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Soldiers Hand Over Baghdad Mail Operations to Contractors

American Forces Press Service

BAGHDAD INTERNATIONAL AIRPORT, Iraq, Feb. 9, 2004 – After enduring months of intense heat, long hours, dust and Spartan living conditions since their arrival in May, Army postal units have nearly completed turnover of military postal operations to contractors.

The turnover began in October, when the first KBR postal workers began to arrive, said Lt. Col. Steven Heggen, commander of the 461st Personnel Services Battalion, an Army Reserve unit from Decatur, Ga.

Originally, the Joint Military Mail Terminal here was manned exclusively with soldiers from the 461st PSB and units from the National Guard, Army Reserve and active Army, numbering about 300 in all. Now, except for a handful of postal unit soldiers, KBR employees almost exclusively staff the terminal. Heggen said the handoff was necessary partly because the Army does not have enough postal units to support continued operations.

To date, Heggen said, the cavernous terminal has processed more than 90 million pounds of mail, distributed in more than 1,100 mail convoys to a dozen points throughout Iraq.

The mail operation has not been without its human cost. Two KBR employees were killed in separate hostile incidents. A transportation unit soldier was killed while on security escort duty. Another soldier with the 151st Postal Company was killed in a helicopter crash. Soldiers have received medals for valor and the Purple Heart. A DHL plane delivering mail managed to land safely after being struck by a missile.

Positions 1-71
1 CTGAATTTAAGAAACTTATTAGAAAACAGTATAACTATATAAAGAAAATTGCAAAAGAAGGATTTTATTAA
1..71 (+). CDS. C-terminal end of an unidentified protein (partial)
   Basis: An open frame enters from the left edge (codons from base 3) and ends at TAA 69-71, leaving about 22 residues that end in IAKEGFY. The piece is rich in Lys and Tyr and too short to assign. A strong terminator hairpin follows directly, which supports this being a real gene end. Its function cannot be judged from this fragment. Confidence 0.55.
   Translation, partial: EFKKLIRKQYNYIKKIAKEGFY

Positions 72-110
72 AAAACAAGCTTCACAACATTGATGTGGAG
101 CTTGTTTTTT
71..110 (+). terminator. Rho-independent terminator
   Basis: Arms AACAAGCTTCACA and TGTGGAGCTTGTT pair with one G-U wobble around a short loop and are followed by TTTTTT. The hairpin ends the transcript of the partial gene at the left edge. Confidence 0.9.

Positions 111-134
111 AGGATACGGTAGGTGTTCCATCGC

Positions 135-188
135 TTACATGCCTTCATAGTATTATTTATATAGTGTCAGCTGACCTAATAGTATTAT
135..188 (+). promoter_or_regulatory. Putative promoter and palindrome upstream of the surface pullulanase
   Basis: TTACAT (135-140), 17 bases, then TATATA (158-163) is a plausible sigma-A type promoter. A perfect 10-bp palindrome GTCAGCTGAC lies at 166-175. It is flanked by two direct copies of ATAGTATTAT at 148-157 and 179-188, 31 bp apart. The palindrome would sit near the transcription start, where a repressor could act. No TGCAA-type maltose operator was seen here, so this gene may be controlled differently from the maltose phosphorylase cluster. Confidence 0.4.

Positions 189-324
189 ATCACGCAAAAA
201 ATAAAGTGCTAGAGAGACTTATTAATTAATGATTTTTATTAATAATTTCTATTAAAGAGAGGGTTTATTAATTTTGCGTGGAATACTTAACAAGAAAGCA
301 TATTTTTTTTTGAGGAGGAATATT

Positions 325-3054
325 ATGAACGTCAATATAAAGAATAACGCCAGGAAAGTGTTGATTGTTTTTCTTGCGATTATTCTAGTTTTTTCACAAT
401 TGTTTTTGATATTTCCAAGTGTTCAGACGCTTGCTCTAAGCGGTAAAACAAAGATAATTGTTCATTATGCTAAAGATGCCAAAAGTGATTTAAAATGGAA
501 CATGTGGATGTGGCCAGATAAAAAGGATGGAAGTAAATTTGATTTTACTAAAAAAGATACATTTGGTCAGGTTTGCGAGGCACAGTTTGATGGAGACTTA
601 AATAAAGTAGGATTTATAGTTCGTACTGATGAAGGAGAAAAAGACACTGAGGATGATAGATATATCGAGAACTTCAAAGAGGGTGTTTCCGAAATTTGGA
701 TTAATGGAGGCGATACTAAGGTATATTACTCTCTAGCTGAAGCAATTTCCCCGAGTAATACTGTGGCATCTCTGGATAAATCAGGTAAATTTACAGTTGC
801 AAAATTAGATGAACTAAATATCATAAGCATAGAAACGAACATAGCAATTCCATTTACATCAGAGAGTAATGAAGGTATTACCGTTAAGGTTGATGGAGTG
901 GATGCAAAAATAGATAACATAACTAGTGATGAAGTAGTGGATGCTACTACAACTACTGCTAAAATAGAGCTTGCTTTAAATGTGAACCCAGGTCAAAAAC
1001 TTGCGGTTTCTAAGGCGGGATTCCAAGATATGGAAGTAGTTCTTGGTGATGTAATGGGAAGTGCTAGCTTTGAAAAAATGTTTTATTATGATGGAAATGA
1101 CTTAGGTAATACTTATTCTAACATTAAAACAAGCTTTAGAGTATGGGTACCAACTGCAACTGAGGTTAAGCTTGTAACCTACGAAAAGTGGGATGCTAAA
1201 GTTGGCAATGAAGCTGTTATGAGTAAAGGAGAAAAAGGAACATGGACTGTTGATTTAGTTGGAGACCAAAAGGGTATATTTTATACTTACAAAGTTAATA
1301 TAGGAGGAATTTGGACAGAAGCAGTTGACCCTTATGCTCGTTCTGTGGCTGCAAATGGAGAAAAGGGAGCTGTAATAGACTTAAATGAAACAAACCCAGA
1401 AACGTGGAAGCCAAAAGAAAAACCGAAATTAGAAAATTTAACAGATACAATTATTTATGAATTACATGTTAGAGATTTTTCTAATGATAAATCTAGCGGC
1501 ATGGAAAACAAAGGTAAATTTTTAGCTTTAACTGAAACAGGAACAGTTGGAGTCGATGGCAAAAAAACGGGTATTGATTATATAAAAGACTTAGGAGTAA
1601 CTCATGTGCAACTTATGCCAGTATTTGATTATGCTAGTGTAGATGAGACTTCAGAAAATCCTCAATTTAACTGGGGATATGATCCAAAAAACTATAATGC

The giant mail terminal was found in decrepit condition when U.S. forces entered the Baghdad area early in Operation Iraqi Freedom. The building, which appears to have once been an Iraqi Airlines cargo storage facility, was chosen because of its loading docks and large covered area. It did not appear to have been used for more than a decade, except by a small division of pigeons that had covered the floor with its droppings. Army engineers modified parts of the structure and hauled out tons of debris before operations began, Heggen said.

Opened to relieve the load on the Joint Military Mail Terminal in Kuwait, which now supports camps only in Kuwait, the Baghdad terminal supported almost all the Army and Air Force post offices in Iraq, until mail began to be flown directly to other points, mainly Mosul and Kirkuk.

For the first month, everything from electricity and water to hot meals were in scarce supply for the postal soldiers. Field rations made up two of three meals a day, while a small chow tent served hot meals once a day. Sleeping arrangements were wherever they could be found. Some soldiers set up in the office areas of the building, some in spare mail containers, and still others in an eight-story building half a mile away dubbed the "crack house" due to its dilapidated condition.